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Health Information Technology and the Affordable Care Act

Advises IT provisions in ACA to improve efficiency, quality, and reporting accuracy in health care

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Health Information Technology and the Affordable Care Act: Paper

Healthcare reform has many labels, but rarely is it tagged as “data or technology driven.” Although opinions vary significantly on the costs and benefits of certain aspects of the Affordable Care Act (ACA), this law will drive a technological overhaul sorely needed to bring healthcare into the 21st century. The greater use of information technology (IT) in health care will create significant efficiencies, improve quality outcomes and increase accuracy in reporting. We urge policymakers to explore and implement these provisions.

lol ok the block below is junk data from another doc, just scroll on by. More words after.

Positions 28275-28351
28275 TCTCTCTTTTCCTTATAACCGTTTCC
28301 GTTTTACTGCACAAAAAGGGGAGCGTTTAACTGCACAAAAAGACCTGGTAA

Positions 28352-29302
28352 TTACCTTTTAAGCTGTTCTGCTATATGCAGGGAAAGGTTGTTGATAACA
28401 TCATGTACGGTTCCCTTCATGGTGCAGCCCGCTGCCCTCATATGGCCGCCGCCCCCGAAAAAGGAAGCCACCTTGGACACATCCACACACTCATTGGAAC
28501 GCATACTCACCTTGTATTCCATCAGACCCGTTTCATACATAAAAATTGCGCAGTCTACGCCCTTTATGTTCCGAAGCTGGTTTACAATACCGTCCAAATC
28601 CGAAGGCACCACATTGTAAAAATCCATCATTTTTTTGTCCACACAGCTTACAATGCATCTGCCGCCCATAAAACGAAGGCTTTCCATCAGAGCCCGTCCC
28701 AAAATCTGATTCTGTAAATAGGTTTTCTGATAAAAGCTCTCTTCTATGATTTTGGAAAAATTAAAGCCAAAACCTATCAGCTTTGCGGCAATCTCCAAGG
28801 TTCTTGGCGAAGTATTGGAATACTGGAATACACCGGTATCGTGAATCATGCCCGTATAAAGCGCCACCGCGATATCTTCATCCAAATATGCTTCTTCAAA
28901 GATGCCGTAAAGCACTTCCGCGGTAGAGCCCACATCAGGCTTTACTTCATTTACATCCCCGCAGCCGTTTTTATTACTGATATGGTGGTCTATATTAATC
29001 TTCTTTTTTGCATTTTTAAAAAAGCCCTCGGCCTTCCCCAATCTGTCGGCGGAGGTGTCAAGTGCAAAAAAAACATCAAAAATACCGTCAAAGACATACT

The promise of the Affordable Care Act is that for the first time the law creates a forum for change through refocusing resources on the outcome, known as “value based” rather than “volume based” medical services. The newly launched Center for Medicare and Medicaid Innovation will evaluate payment reforms and healthcare delivery solutions that will leverage health IT infrastructure to better coordinate care for our most vulnerable patients.

In addition, ACA sets up Independence at Home Demonstration Projects to bring a coordinated team into the home to make old fashioned house calls with a twist. The nurses, doctors and therapists are required to use health IT to ensure that patient data is available to all providers—whether treatment is provided in the hospital or at home. The goal is to decrease costs and increase the ability for patients to remain at home.

Accountable Care Organizations (ACOs) were launched to coordinate care from hospital to clinic to doctor’s office to home—all connected by an IT structure that can reduce the scramble for information when a patient is moved from one setting to the next.

Read the full Health Information Technology and the Affordable Care Act Paper.